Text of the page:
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Posted on January 11, 2019 | Firm News
Technology allows for greater communication, but it also leaves an electronic footprint of all your private discussions. In personal circumstances, you expect your email and private messages to remain private – and for the most part, you have that right.
Workplace electronic communication is a different story. Many employers take advantage of certain tracking devices to read employee communications – which isn’t a pleasant thought. However, most employers maintain the right to monitor private work messages.
In April 2018, the workplace collaboration tool Slack made headlines when it introduced a new update that allowed employers to view employee messages. Slack operates like a network of chat rooms for employees to facilitate communication and collaborate on various ideas. However, the platform has evolved into a more social app and many employees began to use it for personal communications with coworkers.
Employers have had the power to read Slack messages since 2014. However, employers had to download a “Compliance Export” to read an archive of past messages. Slack users received a notification when an employer orders an export.
However, their updated policy changes this process. Slack discontinued Compliance Exports and expanded its downloading options to include the following:
Slack users have questioned the ethics of this practice. The platform is unique due to its social media-like style and format, leading many employees to assume that their messages are private. However, employees should not assume that any work-related technology they use is private.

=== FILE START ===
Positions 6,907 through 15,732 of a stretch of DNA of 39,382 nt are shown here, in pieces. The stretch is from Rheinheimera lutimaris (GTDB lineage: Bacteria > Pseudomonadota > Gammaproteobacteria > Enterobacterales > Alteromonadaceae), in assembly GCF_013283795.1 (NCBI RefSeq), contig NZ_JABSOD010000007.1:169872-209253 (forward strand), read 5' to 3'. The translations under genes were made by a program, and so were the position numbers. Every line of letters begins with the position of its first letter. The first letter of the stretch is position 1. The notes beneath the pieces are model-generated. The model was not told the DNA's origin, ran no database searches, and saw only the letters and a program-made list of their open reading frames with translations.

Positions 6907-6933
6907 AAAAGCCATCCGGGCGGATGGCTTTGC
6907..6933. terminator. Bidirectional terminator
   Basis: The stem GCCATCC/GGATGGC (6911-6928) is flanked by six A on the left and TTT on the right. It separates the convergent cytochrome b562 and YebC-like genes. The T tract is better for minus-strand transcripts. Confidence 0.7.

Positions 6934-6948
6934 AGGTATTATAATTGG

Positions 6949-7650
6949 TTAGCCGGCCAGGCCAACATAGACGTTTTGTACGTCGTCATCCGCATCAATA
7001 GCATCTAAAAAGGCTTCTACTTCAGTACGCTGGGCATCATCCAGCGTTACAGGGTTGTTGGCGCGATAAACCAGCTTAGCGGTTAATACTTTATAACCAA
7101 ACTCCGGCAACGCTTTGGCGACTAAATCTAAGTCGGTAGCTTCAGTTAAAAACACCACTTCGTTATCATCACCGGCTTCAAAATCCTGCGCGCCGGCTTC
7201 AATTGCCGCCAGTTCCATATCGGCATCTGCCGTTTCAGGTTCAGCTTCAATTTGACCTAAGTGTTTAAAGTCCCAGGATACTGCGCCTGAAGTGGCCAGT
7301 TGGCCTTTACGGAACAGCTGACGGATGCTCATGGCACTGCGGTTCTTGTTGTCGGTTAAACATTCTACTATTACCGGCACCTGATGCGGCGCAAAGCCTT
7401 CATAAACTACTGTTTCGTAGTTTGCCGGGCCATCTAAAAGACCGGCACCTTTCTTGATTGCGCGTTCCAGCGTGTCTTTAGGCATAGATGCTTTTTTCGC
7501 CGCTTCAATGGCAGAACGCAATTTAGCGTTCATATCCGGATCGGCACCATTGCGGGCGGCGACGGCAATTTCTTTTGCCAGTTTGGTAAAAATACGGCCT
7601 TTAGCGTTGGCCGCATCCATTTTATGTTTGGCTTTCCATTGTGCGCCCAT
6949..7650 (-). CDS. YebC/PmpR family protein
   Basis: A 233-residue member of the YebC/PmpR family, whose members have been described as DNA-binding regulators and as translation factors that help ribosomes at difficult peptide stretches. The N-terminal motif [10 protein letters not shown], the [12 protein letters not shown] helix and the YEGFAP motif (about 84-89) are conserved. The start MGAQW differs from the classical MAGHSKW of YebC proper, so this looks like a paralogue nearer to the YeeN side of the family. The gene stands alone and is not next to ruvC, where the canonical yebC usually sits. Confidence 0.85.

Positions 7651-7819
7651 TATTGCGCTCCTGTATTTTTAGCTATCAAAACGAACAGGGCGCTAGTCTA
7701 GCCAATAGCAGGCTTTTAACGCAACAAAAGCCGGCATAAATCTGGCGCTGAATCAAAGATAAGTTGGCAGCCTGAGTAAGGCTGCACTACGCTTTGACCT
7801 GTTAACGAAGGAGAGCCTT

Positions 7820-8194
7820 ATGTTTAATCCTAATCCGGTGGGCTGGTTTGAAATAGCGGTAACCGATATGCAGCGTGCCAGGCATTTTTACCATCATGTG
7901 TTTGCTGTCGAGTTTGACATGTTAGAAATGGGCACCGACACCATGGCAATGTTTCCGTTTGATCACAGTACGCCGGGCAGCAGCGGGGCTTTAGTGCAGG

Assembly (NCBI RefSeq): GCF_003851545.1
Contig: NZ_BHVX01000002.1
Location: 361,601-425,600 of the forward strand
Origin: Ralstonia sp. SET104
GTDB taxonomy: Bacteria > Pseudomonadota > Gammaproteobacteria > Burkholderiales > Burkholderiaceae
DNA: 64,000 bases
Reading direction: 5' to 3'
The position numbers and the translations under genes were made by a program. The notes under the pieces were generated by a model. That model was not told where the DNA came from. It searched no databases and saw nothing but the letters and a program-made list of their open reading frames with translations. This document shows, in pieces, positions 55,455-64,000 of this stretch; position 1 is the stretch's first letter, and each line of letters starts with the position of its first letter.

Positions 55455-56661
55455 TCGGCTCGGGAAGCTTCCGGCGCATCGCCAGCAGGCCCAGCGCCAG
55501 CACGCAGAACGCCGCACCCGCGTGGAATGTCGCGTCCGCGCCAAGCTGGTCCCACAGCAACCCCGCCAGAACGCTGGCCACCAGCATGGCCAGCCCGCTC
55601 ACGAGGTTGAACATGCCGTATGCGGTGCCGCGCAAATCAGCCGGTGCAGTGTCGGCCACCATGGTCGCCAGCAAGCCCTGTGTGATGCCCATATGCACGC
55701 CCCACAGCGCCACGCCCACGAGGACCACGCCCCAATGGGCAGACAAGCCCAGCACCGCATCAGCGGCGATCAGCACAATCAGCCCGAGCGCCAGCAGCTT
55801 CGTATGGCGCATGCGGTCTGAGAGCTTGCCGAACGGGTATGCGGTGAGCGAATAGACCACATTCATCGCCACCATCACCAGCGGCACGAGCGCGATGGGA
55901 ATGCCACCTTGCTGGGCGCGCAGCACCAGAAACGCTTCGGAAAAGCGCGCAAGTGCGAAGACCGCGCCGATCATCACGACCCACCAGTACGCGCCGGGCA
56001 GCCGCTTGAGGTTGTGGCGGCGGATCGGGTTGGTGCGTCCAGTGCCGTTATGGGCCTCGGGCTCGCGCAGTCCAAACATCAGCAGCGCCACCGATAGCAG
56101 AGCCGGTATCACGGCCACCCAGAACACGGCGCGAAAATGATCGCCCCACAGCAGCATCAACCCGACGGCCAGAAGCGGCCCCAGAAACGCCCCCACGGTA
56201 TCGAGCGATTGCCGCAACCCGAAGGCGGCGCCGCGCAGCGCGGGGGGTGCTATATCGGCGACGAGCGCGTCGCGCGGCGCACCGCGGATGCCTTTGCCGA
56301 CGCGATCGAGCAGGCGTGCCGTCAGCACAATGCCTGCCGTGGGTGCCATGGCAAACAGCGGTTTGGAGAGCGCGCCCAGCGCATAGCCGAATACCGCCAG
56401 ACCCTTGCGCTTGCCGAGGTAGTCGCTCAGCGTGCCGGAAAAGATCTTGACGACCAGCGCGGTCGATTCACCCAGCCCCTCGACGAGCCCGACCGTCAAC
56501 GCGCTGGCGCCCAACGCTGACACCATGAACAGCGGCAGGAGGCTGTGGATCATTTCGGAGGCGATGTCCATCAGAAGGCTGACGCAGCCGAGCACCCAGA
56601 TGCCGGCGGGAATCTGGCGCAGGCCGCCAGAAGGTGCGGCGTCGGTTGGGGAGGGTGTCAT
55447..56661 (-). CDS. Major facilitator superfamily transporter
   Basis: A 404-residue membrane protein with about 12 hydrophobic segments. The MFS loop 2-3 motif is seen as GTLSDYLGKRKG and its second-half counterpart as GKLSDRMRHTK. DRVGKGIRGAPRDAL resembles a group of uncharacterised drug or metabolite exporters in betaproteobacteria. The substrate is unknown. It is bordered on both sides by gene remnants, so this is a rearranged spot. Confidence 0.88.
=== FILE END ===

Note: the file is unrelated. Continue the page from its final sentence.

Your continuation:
Whether you use Slack, workplace email, or a business phone, employers have the ability to monitor your messages – as long as there is a valid business purpose for doing so. Usually, employers will inform their employees of this activity during training or in a policy handbook. Even without a written policy, a company still has the legal right to read messages transmitted through workplace accounts.
However, some employers waive their right to monitor these communications. They will tell their employees that their emails are confidential. In addition, employers cannot monitor emails for illegal purposes, such as targeting employees for organizing a strike.
In the case of monitoring personal communications on a workplace computer, the law becomes more complex. If you use a personal email on a company computer, your employer can monitor your emails on a workplace computer with written consent. Usually, the employer obtains this consent through a policy acknowledgment, which states that the employer will monitor all computer use.
In the case of platforms like Slack, employers typically purchase and provide Slack accounts for their employees. As a result, the law considers Slack a form of workplace technology and employers have the right to monitor it.
You may wonder if your communications are truly private on workplace accounts and electronic devices. The short answer is no, they are not. Your employers have a legal right to monitor their employees’ electronic activity. However, there are actions you can take to avoid issues with workplace technology.
Always exercise caution when communicating in the workplace. Keeping your messages professional will help you remain in good standing at your job, both online and on the ground. But if you believe your employer violated your privacy which resulted in termination, talk to a wrongful termination attorney to check if you have a case in your hands.